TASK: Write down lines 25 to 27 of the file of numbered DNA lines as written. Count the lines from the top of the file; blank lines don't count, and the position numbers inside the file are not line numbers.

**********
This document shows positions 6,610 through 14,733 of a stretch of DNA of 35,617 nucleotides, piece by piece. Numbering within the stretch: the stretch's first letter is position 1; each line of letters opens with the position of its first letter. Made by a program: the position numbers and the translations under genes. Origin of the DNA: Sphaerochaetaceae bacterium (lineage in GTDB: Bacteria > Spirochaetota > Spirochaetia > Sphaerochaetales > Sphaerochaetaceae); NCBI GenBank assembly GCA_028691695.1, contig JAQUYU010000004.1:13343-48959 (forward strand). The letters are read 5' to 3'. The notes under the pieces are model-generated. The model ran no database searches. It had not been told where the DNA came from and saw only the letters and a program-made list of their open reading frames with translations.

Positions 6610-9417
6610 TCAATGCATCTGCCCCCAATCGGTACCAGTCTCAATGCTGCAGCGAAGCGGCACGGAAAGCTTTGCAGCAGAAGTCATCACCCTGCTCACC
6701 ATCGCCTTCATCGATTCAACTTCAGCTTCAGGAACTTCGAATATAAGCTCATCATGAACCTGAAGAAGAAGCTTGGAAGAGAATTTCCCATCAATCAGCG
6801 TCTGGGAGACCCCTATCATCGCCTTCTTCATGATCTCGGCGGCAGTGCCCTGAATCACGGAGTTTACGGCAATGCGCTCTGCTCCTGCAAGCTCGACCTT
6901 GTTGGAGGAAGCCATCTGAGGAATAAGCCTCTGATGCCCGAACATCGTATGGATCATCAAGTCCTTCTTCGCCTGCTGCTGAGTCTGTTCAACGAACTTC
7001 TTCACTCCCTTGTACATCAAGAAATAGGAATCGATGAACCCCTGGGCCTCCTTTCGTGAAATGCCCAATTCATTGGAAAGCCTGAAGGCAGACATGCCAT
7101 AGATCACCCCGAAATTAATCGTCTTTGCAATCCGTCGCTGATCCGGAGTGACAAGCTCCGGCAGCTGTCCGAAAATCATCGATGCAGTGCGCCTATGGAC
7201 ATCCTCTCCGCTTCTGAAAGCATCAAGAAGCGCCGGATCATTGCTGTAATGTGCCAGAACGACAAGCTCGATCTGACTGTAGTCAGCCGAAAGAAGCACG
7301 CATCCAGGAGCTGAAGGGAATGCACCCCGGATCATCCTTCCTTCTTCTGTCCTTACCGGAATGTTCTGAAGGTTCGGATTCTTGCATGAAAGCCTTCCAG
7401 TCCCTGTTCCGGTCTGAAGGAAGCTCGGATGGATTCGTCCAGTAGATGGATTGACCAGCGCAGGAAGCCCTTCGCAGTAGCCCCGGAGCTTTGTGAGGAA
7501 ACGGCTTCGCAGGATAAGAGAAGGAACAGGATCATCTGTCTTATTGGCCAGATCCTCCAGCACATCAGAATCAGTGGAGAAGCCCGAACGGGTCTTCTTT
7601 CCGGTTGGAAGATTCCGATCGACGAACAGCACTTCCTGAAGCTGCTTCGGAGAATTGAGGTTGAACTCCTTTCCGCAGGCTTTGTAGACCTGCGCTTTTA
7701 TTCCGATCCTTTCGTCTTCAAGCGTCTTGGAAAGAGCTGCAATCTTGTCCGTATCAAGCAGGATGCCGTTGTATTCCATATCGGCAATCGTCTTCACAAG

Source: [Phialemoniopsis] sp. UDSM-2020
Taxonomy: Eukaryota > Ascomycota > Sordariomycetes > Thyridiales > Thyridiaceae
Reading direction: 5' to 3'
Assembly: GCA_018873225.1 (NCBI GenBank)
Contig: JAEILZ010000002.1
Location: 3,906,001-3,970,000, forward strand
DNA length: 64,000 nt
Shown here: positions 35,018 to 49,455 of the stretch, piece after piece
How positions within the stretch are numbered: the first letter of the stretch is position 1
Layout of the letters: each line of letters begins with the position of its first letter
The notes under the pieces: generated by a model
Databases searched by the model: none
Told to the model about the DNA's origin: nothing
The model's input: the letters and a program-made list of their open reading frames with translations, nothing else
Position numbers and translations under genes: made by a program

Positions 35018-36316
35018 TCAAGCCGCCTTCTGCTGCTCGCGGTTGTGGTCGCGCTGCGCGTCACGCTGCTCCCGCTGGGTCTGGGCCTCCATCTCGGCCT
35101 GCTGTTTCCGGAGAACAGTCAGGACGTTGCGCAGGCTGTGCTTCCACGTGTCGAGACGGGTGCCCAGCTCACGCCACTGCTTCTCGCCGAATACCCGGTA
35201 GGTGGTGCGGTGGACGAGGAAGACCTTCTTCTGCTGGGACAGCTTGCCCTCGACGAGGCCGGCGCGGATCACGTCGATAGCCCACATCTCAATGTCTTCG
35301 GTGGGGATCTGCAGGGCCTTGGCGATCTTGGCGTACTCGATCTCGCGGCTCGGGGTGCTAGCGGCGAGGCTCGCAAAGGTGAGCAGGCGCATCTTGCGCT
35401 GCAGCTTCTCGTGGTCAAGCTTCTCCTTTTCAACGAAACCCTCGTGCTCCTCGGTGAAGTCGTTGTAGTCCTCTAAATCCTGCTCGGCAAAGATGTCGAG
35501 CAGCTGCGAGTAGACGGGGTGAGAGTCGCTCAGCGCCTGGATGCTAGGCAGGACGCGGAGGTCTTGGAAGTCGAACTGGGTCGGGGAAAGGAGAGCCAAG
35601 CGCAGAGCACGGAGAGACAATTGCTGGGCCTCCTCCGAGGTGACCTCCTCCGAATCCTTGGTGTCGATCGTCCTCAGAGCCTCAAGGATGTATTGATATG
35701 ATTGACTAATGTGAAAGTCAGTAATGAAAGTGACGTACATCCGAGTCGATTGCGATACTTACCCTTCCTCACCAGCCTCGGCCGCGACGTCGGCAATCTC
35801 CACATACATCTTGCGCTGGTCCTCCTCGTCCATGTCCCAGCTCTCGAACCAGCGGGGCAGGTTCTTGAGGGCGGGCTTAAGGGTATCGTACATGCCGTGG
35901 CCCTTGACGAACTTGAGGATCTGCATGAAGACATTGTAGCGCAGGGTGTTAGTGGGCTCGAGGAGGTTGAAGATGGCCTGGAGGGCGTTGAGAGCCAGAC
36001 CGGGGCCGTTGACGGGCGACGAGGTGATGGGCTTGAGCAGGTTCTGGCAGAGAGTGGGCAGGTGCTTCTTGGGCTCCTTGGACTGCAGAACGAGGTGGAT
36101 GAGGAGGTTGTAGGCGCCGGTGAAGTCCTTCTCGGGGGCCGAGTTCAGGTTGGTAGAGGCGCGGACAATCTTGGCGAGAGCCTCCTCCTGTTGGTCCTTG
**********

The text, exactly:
The notes under the pieces: generated by a model
Databases searched by the model: none
Told to the model about the DNA's origin: nothing